Galls?

Asked October 23, 2013, 11:28 AM EDT

A small area under my oak tree has been torn up by, I guess, a raccoon. In that area I have found some pea sized biege fuzz balls. Someone says they are called galls and are wasp larvae on the oak leaves. My question is if they are lying on top of the grass why is the ground being torn up? I see no evidence of grubbs and the ground isn't torn up under the entire tree area, only in about a 15 by 15 ft. area. Thanks in advance for any info. you may provide.

Allegheny County Pennsylvania leaf gall horticulture

1 Response

If you have an oak tree in your home landscape, you might have spotted small, unsightly brown balls hanging like fruit or growing into a branch. These little balls, called oak galls, are a common occurrence caused when the tree reacts to non-stinging wasps laying their eggs on its leaves, branches, twigs or flowers. These insects inject a hormone into the plant tissue, causing it to grow abnormally and enclose the developing wasp larvae. Galls usually don't cause lasting harm, but heavy infestations can be fatal. Fortunately, you can get rid of oak galls in a few simple steps.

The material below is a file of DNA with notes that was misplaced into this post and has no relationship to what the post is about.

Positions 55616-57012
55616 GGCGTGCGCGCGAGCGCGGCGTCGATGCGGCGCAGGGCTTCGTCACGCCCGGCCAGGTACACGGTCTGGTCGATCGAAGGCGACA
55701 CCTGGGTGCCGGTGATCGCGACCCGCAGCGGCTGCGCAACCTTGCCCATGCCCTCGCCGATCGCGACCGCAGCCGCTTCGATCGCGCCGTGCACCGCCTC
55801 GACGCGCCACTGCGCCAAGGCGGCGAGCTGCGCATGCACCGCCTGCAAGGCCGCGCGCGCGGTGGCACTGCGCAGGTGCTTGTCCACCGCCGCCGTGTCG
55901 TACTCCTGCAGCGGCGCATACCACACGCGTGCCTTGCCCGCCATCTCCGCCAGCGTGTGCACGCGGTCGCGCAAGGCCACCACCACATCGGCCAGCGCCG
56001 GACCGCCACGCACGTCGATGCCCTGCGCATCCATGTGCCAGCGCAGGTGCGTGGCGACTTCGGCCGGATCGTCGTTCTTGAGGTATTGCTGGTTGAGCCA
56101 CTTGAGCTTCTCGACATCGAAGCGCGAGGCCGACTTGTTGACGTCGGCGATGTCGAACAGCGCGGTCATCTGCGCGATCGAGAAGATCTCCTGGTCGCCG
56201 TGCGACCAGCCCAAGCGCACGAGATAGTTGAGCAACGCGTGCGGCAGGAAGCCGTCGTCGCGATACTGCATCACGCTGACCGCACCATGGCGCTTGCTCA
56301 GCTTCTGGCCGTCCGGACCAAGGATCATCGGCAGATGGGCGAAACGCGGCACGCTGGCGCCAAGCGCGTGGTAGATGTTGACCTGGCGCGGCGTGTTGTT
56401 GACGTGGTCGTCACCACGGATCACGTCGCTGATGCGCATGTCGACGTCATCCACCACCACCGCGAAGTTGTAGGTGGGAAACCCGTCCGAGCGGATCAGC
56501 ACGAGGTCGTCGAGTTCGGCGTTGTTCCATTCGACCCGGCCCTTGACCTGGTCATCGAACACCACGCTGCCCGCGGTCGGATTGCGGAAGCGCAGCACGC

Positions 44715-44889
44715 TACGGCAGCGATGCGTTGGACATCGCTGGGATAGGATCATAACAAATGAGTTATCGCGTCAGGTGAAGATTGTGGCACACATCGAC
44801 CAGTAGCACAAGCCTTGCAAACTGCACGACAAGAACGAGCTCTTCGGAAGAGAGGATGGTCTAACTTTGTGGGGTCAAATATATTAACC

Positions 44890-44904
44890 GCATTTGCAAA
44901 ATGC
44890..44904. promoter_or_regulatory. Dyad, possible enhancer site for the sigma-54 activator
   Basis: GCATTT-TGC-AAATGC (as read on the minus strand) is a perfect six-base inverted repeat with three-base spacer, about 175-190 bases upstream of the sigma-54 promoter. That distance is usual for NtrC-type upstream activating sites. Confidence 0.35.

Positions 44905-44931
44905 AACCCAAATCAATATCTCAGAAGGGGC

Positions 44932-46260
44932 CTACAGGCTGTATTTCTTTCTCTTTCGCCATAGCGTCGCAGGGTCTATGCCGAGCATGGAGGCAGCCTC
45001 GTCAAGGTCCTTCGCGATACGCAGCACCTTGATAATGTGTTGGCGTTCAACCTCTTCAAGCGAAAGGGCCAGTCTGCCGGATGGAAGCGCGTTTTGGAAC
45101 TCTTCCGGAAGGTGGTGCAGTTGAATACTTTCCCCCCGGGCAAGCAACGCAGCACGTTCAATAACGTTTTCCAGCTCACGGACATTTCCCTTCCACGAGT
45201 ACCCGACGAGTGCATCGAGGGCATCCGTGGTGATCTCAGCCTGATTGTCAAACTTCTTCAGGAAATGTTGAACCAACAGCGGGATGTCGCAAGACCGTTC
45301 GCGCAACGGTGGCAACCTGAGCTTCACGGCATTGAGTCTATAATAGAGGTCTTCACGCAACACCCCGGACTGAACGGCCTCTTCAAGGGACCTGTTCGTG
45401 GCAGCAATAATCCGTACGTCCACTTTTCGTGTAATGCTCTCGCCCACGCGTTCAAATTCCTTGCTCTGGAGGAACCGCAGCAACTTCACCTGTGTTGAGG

1

Identify oak galls on your trees. These growths typically emerge at bud break in the early spring. A developing gall typically looks like either a big seedpod or a small, tumor-like growth on the leaves, branches or stems.

2

Look for symptoms of gall. Affected oak tree leaves often appear scorched, blackened or curled and fall prematurely. Horned and gouty oak galls sometimes create solid masses that might girdle entire branches.

3

Prune out gall-infected branches and twigs with a small saw or pruning shears. Burn or step on the galls promptly to kill the developing larvae. Place gall remains in a tightly sealed baggie or trash bag and discard immediately.

4

Prevent the spread of this oak tree disease by promptly raking up fallen leaves and twigs. Gall-producing insects often overwinter in the debris.

5

Reduce the gall-producing insect population by hanging bird feeders from your oak trees. Your feathered friends are natural predators of the various gall wasps.

6

Spray an application of carbaryl when the buds break in the spring. This stops the adult females from laying eggs and helps reduce leaf gall formation. Follow the instructions on the product's label.